I picked up a copy of The Wall Street Journal-Europe on the concourse while boarding my Emirates Air flight from Paris to Dubai. The lead story provided an unexpected relevance to the trip – my first to Dubai. Dubai World, owned by the Dubai government, had announced a 6-month moratorium on payments of some of its $60 billion in debt. Since the announcement, stock markets have been dropping and recovering, company officials have attempted to calm borrowers and government officials have provided considerably less assurance than Dubai’s investors would have preferred. read more »
Whatever the results of the Copenhagen conference on climate change, one thing is for sure: Draconian reductions on carbon emissions will be tacitly accepted by the most developed economies and sloughed off by many developing ones. In essence, emerging economies get to cut their "carbon" intensity--a natural product of their economic evolution--while we get to cut our throats.
The logic behind this prediction goes something like this. Since the West created the industrial revolution and the greenhouse gases that supposedly caused this "crisis," it's our obligation to take much of the burden for cleaning them up. read more »
On a hot July day in 1923 northern Montana served as the unlikely backdrop for a boxing extravaganza on the international stage. There on the plains right outside the City of Shelby, Jack Dempsey defended his World Heavyweight Boxing Championship against the hard-hitting Tommy Gibbons – the only world championship fight that Jack Dempsey ever fought that went the full fifteen rounds. read more »
I was hired for my first Green Job, thirty-four years ago, shoveling horse stalls for a barn full of Tennessee Walking Horses. The droppings and bedding that was removed from the stables was then composted and applied to my employer’s crops in lieu of chemical fertilizers. You don’t get much greener than that! read more »
In today's parlance a "smart" city often refers to a place with a "green" sustainable agenda. Yet this narrow definition of intelligence ignores many other factors--notably upward mobility and economic progress--that have characterized successful cities in the past.
The green-only litmus test dictates cities should emulate either places with less-than-dynamic economies, like Portland, Ore., or Honolulu, or one of the rather homogeneous and staid Scandinavian capitals. In contrast, I have determined my "smartest" cities not only by looking at infrastructure and livability, but also economic fundamentals. read more »
During the first ten days of October 2008, the Dow Jones dropped 2,399.47 points, losing 22.11% of its value and trillions of investor equity. The Federal Government pushed a $700 billion bail-out through Congress to rescue the beleaguered financial institutions. The collapse of the financial system in the fall of 2008 was likened to an earthquake. In reality, what happened was more like a shift of tectonic plates.
The driveway tells the story. The traditional two-story 2,200 square foot suburban home has a two-car attached garage. Today’s multi-generational families fill the garage, the driveway and often also occupy the curb in front of the home. The economic crisis that is transforming America is also changing the way we live. The outcome will change the way America views its housing needs for the balance of the 21st Century. read more »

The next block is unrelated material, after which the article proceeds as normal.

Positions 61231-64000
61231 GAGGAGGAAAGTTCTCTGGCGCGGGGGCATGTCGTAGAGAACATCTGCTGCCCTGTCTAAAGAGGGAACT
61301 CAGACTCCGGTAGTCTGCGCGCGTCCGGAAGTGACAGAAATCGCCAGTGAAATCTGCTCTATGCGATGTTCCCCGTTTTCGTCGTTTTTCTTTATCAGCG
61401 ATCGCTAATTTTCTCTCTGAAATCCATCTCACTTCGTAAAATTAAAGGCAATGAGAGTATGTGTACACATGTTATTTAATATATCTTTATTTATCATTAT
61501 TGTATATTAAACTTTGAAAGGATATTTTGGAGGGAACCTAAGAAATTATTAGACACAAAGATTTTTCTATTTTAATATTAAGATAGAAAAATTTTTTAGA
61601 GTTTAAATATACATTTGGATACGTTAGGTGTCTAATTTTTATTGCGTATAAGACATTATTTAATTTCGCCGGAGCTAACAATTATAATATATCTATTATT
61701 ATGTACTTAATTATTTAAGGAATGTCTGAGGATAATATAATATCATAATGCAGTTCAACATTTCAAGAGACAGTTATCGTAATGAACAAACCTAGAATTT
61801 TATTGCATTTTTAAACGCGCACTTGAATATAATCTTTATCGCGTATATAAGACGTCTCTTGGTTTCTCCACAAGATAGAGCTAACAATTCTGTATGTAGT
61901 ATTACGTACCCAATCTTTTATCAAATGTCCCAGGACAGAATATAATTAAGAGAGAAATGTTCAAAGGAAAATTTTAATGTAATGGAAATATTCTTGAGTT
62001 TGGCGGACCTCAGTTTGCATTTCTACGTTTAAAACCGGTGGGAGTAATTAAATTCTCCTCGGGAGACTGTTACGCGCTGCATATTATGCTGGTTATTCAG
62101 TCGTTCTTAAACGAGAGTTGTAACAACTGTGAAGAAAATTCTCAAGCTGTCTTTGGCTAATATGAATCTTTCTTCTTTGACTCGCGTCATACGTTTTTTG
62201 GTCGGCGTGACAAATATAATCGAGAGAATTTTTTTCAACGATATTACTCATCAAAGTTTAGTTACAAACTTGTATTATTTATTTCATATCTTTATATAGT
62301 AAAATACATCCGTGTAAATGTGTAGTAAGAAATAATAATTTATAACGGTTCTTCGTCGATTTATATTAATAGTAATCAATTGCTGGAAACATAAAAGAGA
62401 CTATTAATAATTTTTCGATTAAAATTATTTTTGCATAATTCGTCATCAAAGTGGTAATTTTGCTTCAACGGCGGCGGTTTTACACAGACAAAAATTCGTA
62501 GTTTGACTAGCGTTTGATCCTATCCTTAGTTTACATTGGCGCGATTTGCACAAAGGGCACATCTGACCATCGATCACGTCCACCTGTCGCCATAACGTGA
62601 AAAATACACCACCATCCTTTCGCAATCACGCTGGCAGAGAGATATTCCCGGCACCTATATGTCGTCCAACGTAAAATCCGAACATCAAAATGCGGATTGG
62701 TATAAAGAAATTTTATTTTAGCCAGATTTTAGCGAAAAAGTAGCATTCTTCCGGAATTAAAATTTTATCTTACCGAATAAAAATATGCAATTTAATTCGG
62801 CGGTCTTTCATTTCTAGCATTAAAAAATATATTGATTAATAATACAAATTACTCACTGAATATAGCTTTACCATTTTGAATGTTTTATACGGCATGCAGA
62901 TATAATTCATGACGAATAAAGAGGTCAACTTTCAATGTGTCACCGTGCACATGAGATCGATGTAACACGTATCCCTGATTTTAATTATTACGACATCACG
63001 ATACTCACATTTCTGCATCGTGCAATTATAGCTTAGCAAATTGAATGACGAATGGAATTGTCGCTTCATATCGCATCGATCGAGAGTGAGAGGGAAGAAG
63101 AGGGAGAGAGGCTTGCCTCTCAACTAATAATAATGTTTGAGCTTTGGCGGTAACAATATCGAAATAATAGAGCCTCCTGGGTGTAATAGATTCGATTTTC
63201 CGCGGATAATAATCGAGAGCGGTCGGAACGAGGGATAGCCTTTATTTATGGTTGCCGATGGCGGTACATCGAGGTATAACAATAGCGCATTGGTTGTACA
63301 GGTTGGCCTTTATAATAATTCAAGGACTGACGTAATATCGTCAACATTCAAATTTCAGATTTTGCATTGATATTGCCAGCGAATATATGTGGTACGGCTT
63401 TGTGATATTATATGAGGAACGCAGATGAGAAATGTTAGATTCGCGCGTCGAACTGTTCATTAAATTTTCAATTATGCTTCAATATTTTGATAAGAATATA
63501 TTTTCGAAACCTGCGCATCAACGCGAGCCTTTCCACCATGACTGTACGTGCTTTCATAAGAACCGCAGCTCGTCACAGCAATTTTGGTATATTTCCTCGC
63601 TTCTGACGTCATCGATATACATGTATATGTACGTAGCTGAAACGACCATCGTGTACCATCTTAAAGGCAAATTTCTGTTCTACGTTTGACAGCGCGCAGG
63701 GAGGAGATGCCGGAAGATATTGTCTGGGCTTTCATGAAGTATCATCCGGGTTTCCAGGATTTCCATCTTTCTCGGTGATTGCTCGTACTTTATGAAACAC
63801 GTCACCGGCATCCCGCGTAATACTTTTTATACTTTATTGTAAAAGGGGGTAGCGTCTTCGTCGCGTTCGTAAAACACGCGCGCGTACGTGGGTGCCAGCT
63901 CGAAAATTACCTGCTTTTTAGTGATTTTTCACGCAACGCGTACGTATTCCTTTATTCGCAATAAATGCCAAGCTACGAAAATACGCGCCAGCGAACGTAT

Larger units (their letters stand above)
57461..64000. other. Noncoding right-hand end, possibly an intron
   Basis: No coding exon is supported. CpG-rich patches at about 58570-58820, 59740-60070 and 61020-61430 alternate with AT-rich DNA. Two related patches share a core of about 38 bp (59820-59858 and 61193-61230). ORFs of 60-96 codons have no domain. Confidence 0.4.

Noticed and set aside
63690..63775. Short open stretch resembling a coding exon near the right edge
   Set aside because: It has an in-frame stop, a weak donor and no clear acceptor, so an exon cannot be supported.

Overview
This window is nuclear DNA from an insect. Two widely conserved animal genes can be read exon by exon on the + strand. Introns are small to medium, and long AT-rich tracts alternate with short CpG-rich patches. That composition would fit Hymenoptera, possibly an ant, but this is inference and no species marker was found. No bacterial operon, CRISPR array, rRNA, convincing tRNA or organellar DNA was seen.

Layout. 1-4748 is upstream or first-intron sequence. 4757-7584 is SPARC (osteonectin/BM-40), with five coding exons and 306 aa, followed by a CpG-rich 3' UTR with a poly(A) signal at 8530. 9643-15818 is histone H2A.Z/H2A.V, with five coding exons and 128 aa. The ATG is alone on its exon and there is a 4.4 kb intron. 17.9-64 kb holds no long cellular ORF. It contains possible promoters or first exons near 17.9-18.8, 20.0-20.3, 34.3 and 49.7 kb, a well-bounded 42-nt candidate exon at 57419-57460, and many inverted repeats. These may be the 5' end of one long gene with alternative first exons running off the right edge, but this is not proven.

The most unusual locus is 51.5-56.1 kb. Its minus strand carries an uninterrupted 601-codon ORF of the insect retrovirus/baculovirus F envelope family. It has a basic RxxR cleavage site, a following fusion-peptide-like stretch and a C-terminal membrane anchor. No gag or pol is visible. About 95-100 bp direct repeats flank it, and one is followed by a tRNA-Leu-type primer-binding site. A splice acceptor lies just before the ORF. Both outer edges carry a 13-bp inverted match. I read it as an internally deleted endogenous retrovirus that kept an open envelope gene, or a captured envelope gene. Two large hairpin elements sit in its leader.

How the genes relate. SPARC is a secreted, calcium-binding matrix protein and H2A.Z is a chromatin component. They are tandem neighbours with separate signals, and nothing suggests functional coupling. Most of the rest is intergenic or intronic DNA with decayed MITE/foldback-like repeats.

This month’s off year elections sent one message to Washington that has been heard loud and clear. Voters expect Congress to focus on the economy, especially employment, and take decisive and affirmative steps to deal with both the causes and ravages of the greatest economic downturn in the U.S. since the Great Depression. As the Obama administration considers a variety of new proposals to help bring down the unemployment rate, one key constituency is raising its voice and asking for a return on the investment it made in his presidency.
Members of the Millennial generation, born between 1982-2003, who were eligible to vote in 2008 went for Barack Obama over John McCain by a 2:1 margin and made up over 80% of the President’s winning margin. read more »
For many locals, Silicon Valley surrendered to the tyranny of development when it lost its last major fruit orchard in 1996. Olson's family cherry orchards, a 100-year player in the valley's agricultural history, shut down its main operations, and Deborah Olson mournfully told a local reporter then, "We're down to 15 acres at this point." There is a happy ending. With community support, the Olson family continues to sell its famous cherries at its fruit stand in Sunnyvale, Calif.
Ultimately, Silicon Valley's history is predicated on a continual progression from industrial to post-industrial. Adding to the chaotic ferment and success, multiple sectors co-exist at different stages of maturity at any given moment. read more »
Everything that is the matter with America’s transportation and energy policies can be understood by attempting to travel with a family from New York City to Bangor, Maine.
I use Bangor for my example — although places like Louisville, Columbus, Lynchburg, and Wheeling would work just as well because — for better and for worse — I, (a New Yorker) married into a Maine family in the early 1980s. For the last twenty-five years I have devoted countless waking hours to plotting connections to family reunions, as I have once again done for this Thanksgiving. read more »
Dr. Housing Bubble (based in California), in "The comprehensive state of the US housing market", asserts that of the 129 million residential units in the United States, some 15,950,000 are vacant, resulting in a huge oversupply of residential stock across the country.